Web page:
The Asklepion is near to, but outside the lower city of Pergamon. It was reached from the acropolis by a via sacra, or sacred way. These special roads were not uncommon when one had a major temple complex which was not right in the city. Another good example would be the sacred way in Ephesus that led from the city to the Temple of Artemis. In Latin this covered walkway which began from the theater at the base of the theater at the acropolis and wound its way down to the Asklepion for a couple of miles was called the Via Tecta—
Today, the way to get there is by going through the front edge of the lower city and turning left at this statue—
This is Galen (129 to 216 A.D.), the most famous physician of his age, so famous he was even summoned from Pergamon to Rome to treat the Emperor. Galen was the son of a wealthy resident of Pergamon and at 16 he decided to become a physician and trained in Pergamon, Smyrna, and at the most famous medical center in the Empire in Alexandria. His practices were so successful that his writings about medicine continued to influence subsequent doctors well into the middle ages. At first after completing his training in Egypt he returned to Pergamon and served as the physician for the gladiators who were bankrolled by the high priest of the Asian province. His treatises which he published became so famous that he suffered from counterfeiters writing books in his name. So bad did this theft of identity become that he had to write book entitled These Are the Books I Didn’t Write (and those I did), or words to that effect. At first, out of ambition he had moved to Rome to enhance his practice and prospects. This worked well but he recognized the signs of an oncoming plague in 166 A.D. and moved back to Pergamon, only to be summoned by the emperors Marcus Aurelius and Lucius Verus to accompany them on a military mission in northern Italy where he patched up soldiers and treated the sick. So successful was this practice that he was summoned back to Rome thereafter and also served subsequent emperors— Commodus and Septimus Severus. He lived a very long life by ancient standards dying at age 87. After Hippocrates, he was the most famous of all ancient physicians and it was both his practice and the temple of Asklepion which attracted many to the city of Pergamon.
When someone arrived at the medical complex, whether from the city or from out of town, they would be met at the entrance path by physicians who would examine those who had come. They would not admit either pregnant women or persons that were clearly about to die. There was a sign ‘Death is not permitted to enter here’. Along the sacred way from the acropolis there had already been various vendors selling healing balms, and supposed cures. Yes there were plenty of medical scams back then. It was Hadrian who not only completed the temple on top of the acropolis but also covered the sacred way to shield the infirm from the sun and bad weather.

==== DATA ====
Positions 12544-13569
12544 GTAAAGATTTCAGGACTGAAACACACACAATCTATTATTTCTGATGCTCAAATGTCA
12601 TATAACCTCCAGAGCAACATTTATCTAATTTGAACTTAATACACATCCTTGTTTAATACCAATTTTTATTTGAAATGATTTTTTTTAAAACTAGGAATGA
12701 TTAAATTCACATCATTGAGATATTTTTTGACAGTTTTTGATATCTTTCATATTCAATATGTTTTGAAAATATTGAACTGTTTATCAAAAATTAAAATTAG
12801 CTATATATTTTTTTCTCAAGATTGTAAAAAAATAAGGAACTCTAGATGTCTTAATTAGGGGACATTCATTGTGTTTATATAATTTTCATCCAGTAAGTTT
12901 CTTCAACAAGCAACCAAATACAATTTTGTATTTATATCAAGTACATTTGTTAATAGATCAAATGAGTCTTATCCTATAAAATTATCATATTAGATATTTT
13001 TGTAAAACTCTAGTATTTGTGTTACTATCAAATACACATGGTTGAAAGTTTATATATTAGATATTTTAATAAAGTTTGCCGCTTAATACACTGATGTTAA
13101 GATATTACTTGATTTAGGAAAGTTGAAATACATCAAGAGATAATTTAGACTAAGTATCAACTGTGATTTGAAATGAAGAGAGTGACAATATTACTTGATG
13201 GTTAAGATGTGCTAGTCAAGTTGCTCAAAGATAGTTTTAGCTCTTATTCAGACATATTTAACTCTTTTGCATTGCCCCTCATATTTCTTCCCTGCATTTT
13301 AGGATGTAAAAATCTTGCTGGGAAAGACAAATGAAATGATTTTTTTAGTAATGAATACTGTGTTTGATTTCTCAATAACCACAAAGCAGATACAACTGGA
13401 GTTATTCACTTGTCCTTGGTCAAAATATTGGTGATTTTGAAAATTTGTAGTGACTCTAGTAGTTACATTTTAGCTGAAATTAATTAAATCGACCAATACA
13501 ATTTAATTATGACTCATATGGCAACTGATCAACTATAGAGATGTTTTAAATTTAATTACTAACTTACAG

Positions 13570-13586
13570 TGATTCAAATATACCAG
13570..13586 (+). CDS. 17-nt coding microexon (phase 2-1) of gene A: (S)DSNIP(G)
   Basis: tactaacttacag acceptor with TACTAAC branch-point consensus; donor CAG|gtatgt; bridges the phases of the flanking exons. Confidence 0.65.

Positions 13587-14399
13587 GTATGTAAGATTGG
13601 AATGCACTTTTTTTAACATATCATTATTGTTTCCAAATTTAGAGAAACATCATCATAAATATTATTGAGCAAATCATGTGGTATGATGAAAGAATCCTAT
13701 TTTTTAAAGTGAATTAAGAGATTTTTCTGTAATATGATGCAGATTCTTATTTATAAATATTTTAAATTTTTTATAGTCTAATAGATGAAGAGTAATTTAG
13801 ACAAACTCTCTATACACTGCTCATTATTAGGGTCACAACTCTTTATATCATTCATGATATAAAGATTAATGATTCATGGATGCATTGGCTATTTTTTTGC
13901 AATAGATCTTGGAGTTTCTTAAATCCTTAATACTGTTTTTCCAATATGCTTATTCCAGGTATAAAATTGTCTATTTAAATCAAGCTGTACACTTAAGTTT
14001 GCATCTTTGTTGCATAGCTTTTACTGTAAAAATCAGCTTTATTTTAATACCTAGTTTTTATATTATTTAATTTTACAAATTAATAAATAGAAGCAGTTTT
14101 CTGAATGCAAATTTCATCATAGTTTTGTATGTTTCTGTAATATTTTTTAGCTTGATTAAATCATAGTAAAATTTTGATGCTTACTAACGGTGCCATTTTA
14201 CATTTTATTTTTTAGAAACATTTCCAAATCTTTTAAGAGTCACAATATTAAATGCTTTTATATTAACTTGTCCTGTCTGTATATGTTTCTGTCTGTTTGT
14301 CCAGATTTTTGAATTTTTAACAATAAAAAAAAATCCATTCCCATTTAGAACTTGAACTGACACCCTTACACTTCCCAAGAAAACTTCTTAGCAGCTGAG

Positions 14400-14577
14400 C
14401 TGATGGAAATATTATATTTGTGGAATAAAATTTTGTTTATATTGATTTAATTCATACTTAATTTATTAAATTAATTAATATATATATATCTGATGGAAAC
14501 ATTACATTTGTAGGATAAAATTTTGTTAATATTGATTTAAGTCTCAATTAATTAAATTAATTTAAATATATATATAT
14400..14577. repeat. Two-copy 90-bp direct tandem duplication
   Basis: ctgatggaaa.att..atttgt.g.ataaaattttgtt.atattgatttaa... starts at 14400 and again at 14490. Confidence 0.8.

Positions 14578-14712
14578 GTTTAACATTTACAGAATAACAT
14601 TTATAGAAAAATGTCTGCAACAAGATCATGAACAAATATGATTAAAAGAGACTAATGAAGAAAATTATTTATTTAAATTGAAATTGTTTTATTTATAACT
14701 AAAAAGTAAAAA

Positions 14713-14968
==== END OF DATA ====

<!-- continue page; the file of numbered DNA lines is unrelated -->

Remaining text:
Here is the end of the sacred way….
Down the middle of the road you can see the sewer system was underneath with drainage from above. See the white stones..
Lest you think this complex was just about a visit to the doctor’s office, there were places to stay, food to eat, and even entertainment for the guests who needed to stay long. Here is a whole theater complex as part of the medical complex—
The theater could hold 3,500 people at once, which should tell you how busy this medical complex could be. There was also sports here as a form of entertainment.
The form of treatments involved here included some common sense practices— isolation of the sickly, drinking clean spring water and eating simple food, if possible some exercise to get in better shape, and of course rest, but it also involved some religious practices as well.
Here’s an isolation chamber for the sick….
There are interesting tunnels as part of the complex which the ill would pass through, as part of a religious ritual hoping to hear from the god Asklepius as to what to do, or receive some reassurance that they were getting well.
We know that many thought their health was improved by coming to this combination doctor’s office, spa, and entertainment complex, because in the similar one in Corinth there are plaster cast molds of body parts that the patients made in thanks for what they took to be healing. So some surgery could be involved as well…. Here’s a shot of those molds from Corinth. See also my post on this blog on August 18th 2018.
It is notable how many molds there were of genitalia, hoping for cures from sexually transmitted diseases.
This complex would have immediately impressed those who came here with its long lines of tall columns…
Marble statues and pediments…
This one says Asklepion if you can look at it upside down! And of course there was the symbol of the god Asklepius— the staff with the snake wound around it, which is still a medical symbol today… As well as symbols of victory or cures…